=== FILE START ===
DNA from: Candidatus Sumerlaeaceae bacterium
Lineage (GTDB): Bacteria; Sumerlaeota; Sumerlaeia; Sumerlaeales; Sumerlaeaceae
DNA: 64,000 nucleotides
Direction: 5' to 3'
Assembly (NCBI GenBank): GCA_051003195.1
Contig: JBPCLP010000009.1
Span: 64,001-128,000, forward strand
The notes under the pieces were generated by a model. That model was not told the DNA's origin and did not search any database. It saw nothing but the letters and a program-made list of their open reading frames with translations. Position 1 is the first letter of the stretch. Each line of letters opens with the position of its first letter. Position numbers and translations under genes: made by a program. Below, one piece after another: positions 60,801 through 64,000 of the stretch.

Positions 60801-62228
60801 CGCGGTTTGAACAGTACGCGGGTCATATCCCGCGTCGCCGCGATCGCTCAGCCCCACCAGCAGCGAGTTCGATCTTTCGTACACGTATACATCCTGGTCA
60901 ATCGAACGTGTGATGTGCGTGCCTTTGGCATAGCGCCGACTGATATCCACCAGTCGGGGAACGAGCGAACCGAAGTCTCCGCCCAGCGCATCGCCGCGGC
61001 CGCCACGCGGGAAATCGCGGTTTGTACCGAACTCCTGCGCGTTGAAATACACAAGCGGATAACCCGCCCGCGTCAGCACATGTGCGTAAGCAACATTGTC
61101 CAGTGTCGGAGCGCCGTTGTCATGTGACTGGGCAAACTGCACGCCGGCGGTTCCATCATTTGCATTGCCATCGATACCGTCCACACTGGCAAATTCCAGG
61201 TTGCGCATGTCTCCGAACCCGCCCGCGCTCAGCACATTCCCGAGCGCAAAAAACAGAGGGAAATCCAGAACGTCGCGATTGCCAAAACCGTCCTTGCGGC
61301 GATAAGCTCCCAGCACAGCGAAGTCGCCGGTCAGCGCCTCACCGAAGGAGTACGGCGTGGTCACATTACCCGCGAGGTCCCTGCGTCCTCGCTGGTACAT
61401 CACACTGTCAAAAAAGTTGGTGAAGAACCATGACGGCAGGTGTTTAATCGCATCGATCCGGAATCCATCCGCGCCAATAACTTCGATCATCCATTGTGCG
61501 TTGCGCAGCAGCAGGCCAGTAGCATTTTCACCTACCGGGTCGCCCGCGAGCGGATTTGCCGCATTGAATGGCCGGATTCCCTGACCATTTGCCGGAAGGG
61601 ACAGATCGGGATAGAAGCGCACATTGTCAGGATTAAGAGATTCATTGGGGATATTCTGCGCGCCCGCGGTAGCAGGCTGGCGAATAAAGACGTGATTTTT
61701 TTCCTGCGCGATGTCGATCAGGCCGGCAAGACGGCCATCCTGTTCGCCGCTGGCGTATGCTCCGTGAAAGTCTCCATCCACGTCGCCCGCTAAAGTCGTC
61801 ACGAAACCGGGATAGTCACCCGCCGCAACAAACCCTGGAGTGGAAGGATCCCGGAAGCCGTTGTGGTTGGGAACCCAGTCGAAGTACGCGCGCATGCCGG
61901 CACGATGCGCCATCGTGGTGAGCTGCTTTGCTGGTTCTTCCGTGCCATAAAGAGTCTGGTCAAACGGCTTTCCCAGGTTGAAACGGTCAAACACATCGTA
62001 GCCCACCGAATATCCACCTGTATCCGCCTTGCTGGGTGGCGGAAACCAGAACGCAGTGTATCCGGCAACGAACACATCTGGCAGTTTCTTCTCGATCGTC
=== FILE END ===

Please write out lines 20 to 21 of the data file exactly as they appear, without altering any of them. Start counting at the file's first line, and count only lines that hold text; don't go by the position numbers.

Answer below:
61801 ACGAAACCGGGATAGTCACCCGCCGCAACAAACCCTGGAGTGGAAGGATCCCGGAAGCCGTTGTGGTTGGGAACCCAGTCGAAGTACGCGCGCATGCCGG
61901 CACGATGCGCCATCGTGGTGAGCTGCTTTGCTGGTTCTTCCGTGCCATAAAGAGTCTGGTCAAACGGCTTTCCCAGGTTGAAACGGTCAAACACATCGTA